Taxes are one of the two integral parts of life. But we could add a third: tricks during tax season that try to steal your identity – and possibly your refund.
Between January and April, authorities expect a spike in telephone and email phishing attacks related to taxes, as well as cases of identity theft. There are two common types of tax fraud: one involves Social Security Numbers (SSNs) that are allegedly linked to some kind of suspicious activity, and the other threatens people with a tax bill from a fictitious government agency.
The first involves scammers who use an email or phone call to threaten to cancel or suspend the victim’s SSN due to overdue taxes. The scammers pose as IRS agents who threaten their victims with arrest and prosecution if they don’t pay fines “immediately”. Remember that the IRS does not contact taxpayers via email, phone calls, text messages, or social media to request personal or financial information.
The second scheme involves sending a formal letter threatening an IRS arrest or tax collection due to some non-existent government agency such as the Bureau of Tax Compliance. The email is trying to scare the recipient into paying the fine using a specific payment method such as a prepaid debit card, gift card, or bank transfer. (Note: The IRS never uses these forms of payment.)
WHAT TO LOOK FOR IN TAX IDENTITY FRAUD
Tax ID theft is especially difficult to detect before fraud occurs. But here are the general tell-tale signs:
• If your federal income tax return has already been filed by someone else using your personal information (PII), they may try to prevent your refund. Then, when you file a legal return, the IRS will send you a letter notifying you that your refund has already been issued.
• Sometimes thieves who steal your SSN use it for employment rather than paying taxes. But even if the fraudster’s employer withholds taxes, his employer will report those earnings to the IRS. Once the IRS discovers a discrepancy, it will send you an action letter stating that you have not declared all of your income.
• Over the past two years, there has been an outbreak of COVID-19 related economic impact payment scams where identity thieves use calls, texts and email phishing attempts to ask you to verify or provide your financial information, so that you can receive a government payment. or refund faster.
Victims of tax identification fraud usually only find out they have been scammed when the IRS refuses to process a legitimate return because said “taxpayers” have already filed returns and checks for refunds have been issued. Dealing with this can be a big problem.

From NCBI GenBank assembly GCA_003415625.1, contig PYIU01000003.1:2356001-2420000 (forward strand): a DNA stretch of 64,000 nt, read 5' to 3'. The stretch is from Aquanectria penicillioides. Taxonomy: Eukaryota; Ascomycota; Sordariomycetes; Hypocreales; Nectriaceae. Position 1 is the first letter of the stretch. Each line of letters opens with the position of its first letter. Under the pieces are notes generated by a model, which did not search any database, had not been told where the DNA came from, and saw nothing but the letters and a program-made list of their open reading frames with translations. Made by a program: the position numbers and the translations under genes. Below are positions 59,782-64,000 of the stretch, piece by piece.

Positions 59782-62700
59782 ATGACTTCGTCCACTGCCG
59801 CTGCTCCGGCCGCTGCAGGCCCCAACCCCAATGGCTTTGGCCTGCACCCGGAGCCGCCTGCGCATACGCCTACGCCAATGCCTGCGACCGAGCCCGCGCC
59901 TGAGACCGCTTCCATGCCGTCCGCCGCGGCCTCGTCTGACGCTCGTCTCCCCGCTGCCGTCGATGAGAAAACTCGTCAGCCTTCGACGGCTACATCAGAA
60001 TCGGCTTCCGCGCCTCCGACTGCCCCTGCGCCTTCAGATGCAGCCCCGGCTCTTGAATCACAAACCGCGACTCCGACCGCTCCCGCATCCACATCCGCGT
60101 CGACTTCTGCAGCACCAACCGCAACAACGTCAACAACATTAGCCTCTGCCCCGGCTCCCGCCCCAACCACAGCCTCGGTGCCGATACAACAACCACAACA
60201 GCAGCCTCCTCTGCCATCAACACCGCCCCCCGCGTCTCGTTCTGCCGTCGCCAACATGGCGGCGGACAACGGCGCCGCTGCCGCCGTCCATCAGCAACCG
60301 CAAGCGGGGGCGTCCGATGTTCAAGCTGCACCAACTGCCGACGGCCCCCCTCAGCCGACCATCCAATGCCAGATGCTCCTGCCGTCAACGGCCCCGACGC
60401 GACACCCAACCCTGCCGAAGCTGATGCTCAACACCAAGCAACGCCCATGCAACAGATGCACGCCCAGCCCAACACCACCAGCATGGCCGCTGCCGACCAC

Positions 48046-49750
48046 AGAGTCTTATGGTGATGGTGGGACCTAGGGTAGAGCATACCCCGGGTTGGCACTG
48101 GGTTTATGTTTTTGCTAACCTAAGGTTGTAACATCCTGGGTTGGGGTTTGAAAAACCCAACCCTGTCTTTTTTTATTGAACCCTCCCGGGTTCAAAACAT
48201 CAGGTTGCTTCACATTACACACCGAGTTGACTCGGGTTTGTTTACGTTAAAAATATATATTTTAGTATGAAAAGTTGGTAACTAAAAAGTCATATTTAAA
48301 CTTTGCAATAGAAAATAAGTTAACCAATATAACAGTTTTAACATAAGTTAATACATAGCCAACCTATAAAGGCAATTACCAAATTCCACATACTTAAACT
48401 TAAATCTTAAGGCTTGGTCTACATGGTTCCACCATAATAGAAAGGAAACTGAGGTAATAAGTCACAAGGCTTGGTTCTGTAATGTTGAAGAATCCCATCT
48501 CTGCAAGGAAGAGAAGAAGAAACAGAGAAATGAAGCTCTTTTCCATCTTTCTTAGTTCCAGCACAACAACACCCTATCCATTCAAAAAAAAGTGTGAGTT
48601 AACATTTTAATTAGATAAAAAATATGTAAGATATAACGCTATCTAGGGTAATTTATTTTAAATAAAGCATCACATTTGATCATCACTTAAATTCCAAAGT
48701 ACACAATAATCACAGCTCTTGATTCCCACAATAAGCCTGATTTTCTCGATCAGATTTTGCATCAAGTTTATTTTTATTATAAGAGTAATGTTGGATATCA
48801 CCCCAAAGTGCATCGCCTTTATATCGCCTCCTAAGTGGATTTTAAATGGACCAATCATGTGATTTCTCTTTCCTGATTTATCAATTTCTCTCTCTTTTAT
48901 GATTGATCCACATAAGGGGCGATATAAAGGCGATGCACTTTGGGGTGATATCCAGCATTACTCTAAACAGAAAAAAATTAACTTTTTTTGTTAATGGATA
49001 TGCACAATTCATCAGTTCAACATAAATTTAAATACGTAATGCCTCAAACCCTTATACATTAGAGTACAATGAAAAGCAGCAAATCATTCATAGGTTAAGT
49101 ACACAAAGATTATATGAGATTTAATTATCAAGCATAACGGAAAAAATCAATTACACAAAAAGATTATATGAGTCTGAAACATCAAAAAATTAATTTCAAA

FIVE RECOMMENDATIONS TO PREVENT TAX IDENTITY THEFT
Here are five steps you can take to avoid becoming a victim:
• Protect your confidential information. Never send personal sensitive information via email or text message. The IRS will never contact you through these methods, so if you receive emails or text requests that look like they are from the IRS, ignore them. If you are applying online, always use a secure connection.
• File early. If you have the opportunity to file your tax return early, do so. The IRS processes returns primarily on a first-come, first-served basis, and early filing allows criminals to take advantage of time delays.
• Protect your social security number. Be very suspicious if (1) you receive a letter from the IRS about a tax return you didn’t file; (2) you are not allowed to file your tax return electronically due to a duplicate SSN; (3) be notified that an online IRS account has been created in your name if you have not taken any action; or (4) you receive a notice from the IRS claiming that you received wages from an unknown employer.
• Check your credit report regularly, at least once a year. You can download your credit report once a year at freecreditreport.com for free during the tax season and freeze your credit if necessary.
• Register for an Identity Protection PIN (IP-PIN). Last year, the IRS made its IP PIN program available to all taxpayers. Previously available only to victims of identity theft or taxpayers in certain states, the IP PIN is a six-digit code known only to the taxpayer and the IRS. This helps prevent fraudsters from making false returns using your PII.
If you or your business has been the victim of tax-related identity theft, contact the police or the FBI and visit the IRS.gov website for further steps you can take.
The opinions expressed in this material are for general information only and are not intended to provide specific advice or recommendations to any individual.
Bruce Helmer and Peg Webb are financial advisors at the Wealth Enhancement Group and co-hosts of Your Money at WCCO at 8:30 am on Sundays. Email Bruce and Peg at firstname.lastname@example.org. Securities offered through LPL Financial, a member of FINRA/SIPC. Advisory services offered through Wealth Enhancement Advisory Services, LLC, a registered investment advisor. Wealth Enhancement Group and Wealth Enhancement Advisory Services are separate entities from LPL Financial.